Another requirement is a mandatory grievance redressal mechanism whereby all intermediaries shall appoint a Grievance Officer to deal with complaints and share officers’ detail and contact information. The officer should acknowledge the complaint within 24 hours and resolve the issue within 15 days.[x] Significant social media intermediaries must designate a Chief Compliance Officer, a Nodal Contact Person, and a Resident Grievance Officer as part of additional due diligence, and all of these officers must be Indian residents. They should issue a monthly compliance report that lists all of the complaints they've received. However, all these requirements could create additional operation costs which may not be in the best interests of many small digital businesses who have the potential to open the door to a slew of new initiatives.
Another contentious and debatable provision of establishing the identity of the first originator of the message/content by intermediaries who mainly provide messaging services like WhatsApp. It must be disclosed if required by the court or the government. The objective is to detect, prevent, investigate, and punish offences that endanger India's sovereignty and integrity, the state's security, friendly relations with foreign countries, or public order, or are related to rape, sexually explicit material, or child sexual abuse material, and are punishable by a minimum of five years in prison. This provision of establishing traceability, when necessary, by authorities has raised concerns among social media platforms such as WhatsApp. This provision could lead to the decryption of end-to-end encryption, which could jeopardise users' privacy. While the government has assured that it should only be used as a last resort measure, imposing this required traceability requirement will shatter users' immunity, compromising the security and privacy of the conversations. The threat is not limited to privacy, but deprivation and invasion of a safe space for the users. The government even though contends that this could also be implemented without breaking the end-to-end encryption, the onus however will be on the intermediaries to find a technology for this.
Finally, the data retention time has been increased to 180 days (six months) [Rule 3(1)(h)[xi]], and intermediaries must now keep information for 180 days (six months) for investigative purposes. Even after a user's account has been deleted, the data must be retained. However, in the absence of a data privacy law and any form of control on how surveillance is carried out in India, it is critical to evaluate this necessity.
Rules for OTT platforms, news publishers and digital media
These platforms need to follow the Code of Ethics. OTT platforms have been referred to as ‘publishers of online curated content’ in the new rules. They are required to self-classify the content into five categories based on age; U (Universal), U/A 7+, U/A 13+, U/A 16+ and A (Adult). Provision for parental locks U/A 13+ or higher, and age verification ‘Adult’ content.
To establish a level playing field between the offline (print, TV) and digital media, publishers of news on digital media will have to follow the Press Council of India's Norms of Journalistic Conduct[xii] and the Programme Code under the Cable Television Networks Regulation Act 1995[xiii].
In addition, there is a compulsion for setting up a three-level grievance redressal mechanism with distinct levels of self-regulation. Level-I requires Self-regulation by the publishers. Level-II requires Self-regulation by the self-regulating bodies of the publishers. And Level-III mandates an Oversight mechanism framed by the Information and Broadcasting Ministry.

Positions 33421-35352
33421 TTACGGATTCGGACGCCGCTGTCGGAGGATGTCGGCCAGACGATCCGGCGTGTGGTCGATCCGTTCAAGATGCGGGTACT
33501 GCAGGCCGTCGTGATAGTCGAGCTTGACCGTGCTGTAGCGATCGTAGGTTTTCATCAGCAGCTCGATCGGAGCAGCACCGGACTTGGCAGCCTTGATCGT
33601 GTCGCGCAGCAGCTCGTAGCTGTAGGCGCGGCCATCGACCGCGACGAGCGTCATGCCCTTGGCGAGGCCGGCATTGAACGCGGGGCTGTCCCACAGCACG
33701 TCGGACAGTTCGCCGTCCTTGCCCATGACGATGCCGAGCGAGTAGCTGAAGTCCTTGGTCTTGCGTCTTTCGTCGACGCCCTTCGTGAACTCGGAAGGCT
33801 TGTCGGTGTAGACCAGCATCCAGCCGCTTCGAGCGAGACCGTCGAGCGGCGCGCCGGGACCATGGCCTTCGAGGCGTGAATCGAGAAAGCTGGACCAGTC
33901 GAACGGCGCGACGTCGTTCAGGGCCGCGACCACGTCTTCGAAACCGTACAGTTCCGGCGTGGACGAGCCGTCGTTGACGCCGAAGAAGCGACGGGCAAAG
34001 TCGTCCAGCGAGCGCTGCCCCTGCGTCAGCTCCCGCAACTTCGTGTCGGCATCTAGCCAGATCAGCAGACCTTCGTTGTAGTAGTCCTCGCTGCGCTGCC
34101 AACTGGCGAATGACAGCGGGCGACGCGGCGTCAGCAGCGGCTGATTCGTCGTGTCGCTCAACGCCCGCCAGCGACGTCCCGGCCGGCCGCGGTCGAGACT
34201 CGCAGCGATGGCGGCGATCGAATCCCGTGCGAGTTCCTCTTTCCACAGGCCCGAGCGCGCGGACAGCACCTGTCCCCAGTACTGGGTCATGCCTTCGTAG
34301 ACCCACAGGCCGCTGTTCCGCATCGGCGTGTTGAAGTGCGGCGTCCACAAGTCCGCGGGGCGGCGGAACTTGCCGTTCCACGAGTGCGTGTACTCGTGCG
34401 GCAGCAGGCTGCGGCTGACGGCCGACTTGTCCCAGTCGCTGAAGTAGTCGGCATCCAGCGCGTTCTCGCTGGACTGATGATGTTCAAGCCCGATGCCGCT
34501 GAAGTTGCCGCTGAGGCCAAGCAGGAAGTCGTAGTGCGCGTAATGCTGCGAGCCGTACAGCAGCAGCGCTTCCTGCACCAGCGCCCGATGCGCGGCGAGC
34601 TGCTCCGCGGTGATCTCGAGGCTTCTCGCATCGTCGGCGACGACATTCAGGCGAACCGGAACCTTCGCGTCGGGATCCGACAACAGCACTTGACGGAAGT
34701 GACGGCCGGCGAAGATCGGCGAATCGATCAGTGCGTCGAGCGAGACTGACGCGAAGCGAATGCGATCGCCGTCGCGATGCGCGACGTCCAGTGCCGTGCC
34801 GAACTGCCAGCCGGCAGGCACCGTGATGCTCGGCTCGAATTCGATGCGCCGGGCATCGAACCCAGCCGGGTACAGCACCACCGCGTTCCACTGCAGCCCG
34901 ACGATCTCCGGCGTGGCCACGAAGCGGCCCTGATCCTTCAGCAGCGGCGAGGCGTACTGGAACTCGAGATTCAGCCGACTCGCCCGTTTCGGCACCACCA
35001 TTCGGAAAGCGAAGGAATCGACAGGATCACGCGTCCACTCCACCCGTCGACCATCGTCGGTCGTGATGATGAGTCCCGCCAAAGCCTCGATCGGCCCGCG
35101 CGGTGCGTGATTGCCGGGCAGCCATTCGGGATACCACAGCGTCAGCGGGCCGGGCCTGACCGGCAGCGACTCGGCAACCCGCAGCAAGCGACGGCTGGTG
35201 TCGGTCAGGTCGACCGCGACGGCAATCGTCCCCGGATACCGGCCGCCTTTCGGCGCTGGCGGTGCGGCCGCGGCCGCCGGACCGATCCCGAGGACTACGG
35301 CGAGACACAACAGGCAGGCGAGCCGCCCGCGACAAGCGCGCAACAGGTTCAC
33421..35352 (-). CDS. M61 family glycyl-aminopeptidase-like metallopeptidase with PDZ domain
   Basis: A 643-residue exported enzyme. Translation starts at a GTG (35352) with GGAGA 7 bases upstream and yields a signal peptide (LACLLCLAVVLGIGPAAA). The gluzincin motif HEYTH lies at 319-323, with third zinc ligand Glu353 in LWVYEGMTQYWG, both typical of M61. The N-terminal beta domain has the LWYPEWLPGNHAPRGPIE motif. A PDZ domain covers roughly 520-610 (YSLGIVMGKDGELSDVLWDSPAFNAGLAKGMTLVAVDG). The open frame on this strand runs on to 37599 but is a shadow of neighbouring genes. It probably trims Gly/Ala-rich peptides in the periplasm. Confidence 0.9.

With the coming of the new rules, the social media platforms and OTT platforms were given three months to comply with them. While several companies like Google, Telegram, Koo, LinkedIn, etc shared the details with the Ministry of Electronics and Information Technology as per the rules, some like Twitter and WhatsApp raised apprehensions. It spurred a standoff between the Centre and a few companies leading to a fear of them leaving the Indian markets. While WhatsApp launched a lawsuit against the government in the Delhi High Court alleging that the new rules breached customer privacy, Twitter, to safeguard freedom of speech and expression, requested a constructive dialogue and a collaborative approach from the government. Entities like The Wire, The Quint and LiveLaw also took issue with the new rules.
Several petitions were filed in various High Courts seeking relief and challenging the constitutionality of several provisions.
In the Karnataka High Court, Advocate Charita V challenged the IT Rules, 2021 requesting to declare Rule 3 (1) (d) (which mandates the intermediaries to take down illegal information on orders of a court of government) and Rule 7 (which takes away the immunity provided to the intermediaries under Section 79 if they fail to observe the IT rules) as "ultra vires and unconstitutional." The Centre has been served with a notice by the court. The main contention in respect to these sections is that they grant executive powers without safeguards that could be misused to their benefit. The same thing happened in the Madras High Court where the challenge came from the Digital News Publishers Association. After challenging the IT Rules, 2021, the Kerala High Court awarded interim relief to the News Broadcasters Association (NBA). Under the Centre's new Cable TV rules, the court has ordered the Centre not to take any "coercive action" against them. LiveLaw has also filed a lawsuit against the rules in the Kerala High Court. It claims that the IT Rules of 2021 violate Articles 14 (right to equality), 19(a) (freedom of speech and expression), and 19(1)(g) of the Constitution (freedom to practice any profession or to carry on any occupation, trade or business).
In a recent judgement, the Bombay High Court stayed two clauses, 9(1) and 9(3) stating that they infringe upon the fundamental right to freedom of speech and expression and go against the substantive provisions of the IT Act, 2002. “The portion which is stayed brings Code of Ethics under the IT Rules and self-regulation by the publishers, self-regulation by the self-regulating bodies of the publishers and oversight mechanism by the central government.”[xiv]